• Musk doubled down on his previous warnings that AI will overtake human intelligence
  • The Tesla CEO also took the time to mention his latest bet, Neuralink, and its planned brain-computer interface that could let human compete with AI. 

Elon Musk was in China on Thursday, but not to talk Tesla and its new factory in the country.

Instead, the chief executive talked artificial intelligence on stage next to Alibaba founder Jack Ma, and doubled down on his warnings that the technology could pose grave risks to human society as we know it.

“Generally, people underestimate the capability of AI,” Musk said at the conference in Shanghai. “They sort of think it’s like a smart human, but it’s going to be much more than that. It’ll be much smarter than the smartest human.”

Musk’s proposed solution: “If you can’t beat ’em, join ’em.

Amid the myriad of Musk’s corporate bets, one of the more recent endeavors is “Neuralink.” Unveiled in a white paper in July, the company hopes to begin testing its computer-brain interface in humans as early as next year. Experts say the technology is impressive, but called the timeline “delusional.”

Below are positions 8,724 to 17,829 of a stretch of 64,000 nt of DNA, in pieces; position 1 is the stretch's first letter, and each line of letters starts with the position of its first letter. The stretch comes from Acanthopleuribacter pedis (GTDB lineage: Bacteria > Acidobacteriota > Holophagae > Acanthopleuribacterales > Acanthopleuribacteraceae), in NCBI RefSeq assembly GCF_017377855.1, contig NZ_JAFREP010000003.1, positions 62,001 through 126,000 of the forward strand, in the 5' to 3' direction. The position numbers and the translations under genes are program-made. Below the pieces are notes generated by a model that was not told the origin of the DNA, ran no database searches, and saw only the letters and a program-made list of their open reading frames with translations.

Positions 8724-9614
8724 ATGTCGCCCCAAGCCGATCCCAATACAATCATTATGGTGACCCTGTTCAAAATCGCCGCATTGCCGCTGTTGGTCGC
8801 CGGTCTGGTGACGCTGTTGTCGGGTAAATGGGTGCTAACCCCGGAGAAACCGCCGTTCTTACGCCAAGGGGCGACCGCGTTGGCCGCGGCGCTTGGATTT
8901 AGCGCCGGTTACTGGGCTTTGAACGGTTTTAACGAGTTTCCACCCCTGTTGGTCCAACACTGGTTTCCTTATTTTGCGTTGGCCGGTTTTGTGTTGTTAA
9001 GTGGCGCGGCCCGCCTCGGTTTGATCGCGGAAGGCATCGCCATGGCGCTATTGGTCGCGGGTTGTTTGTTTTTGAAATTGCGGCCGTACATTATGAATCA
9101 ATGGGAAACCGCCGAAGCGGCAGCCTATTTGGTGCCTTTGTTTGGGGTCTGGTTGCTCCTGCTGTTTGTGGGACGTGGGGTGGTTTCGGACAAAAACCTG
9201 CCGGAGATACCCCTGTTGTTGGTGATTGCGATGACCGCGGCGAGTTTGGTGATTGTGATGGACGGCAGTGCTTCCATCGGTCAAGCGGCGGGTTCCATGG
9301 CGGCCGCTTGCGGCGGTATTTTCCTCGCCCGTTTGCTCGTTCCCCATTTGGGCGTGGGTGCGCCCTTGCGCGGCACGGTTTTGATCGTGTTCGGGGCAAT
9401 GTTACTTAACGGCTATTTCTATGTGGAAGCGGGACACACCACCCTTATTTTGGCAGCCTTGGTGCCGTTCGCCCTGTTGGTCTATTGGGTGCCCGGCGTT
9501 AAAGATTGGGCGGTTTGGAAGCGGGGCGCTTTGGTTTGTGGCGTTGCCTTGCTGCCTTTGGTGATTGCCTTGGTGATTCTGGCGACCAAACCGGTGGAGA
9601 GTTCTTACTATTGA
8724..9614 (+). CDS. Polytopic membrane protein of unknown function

“We are already a cyborg,” Musk said. “People don’t realize — we are already a cyborg because we are so well integrated with our phones and our computers. The phone is almost like an extension of yourself. If you forget your phone, it’s like a missing limb. But the communication bandwidth to the phone is very low, especially input.”

That’s why humans desperately need to catch up.

What do you think of robots and cyborgs? What do you think the impact of robots and cyborgs will be on society? What do you think of robots and cyborgs in the context of the pandemic?

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Robots on the rise as Americans experience record job losses amid pandemic

The pandemic has left millions of Americans unemployed – including many in the hospitality industry, which has seen a rise in the adoption of new tech
Lauren Aratani
Fri 27 Nov 2020 03.00 EST, Last modified on Fri 27 Nov 2020 06.06 EST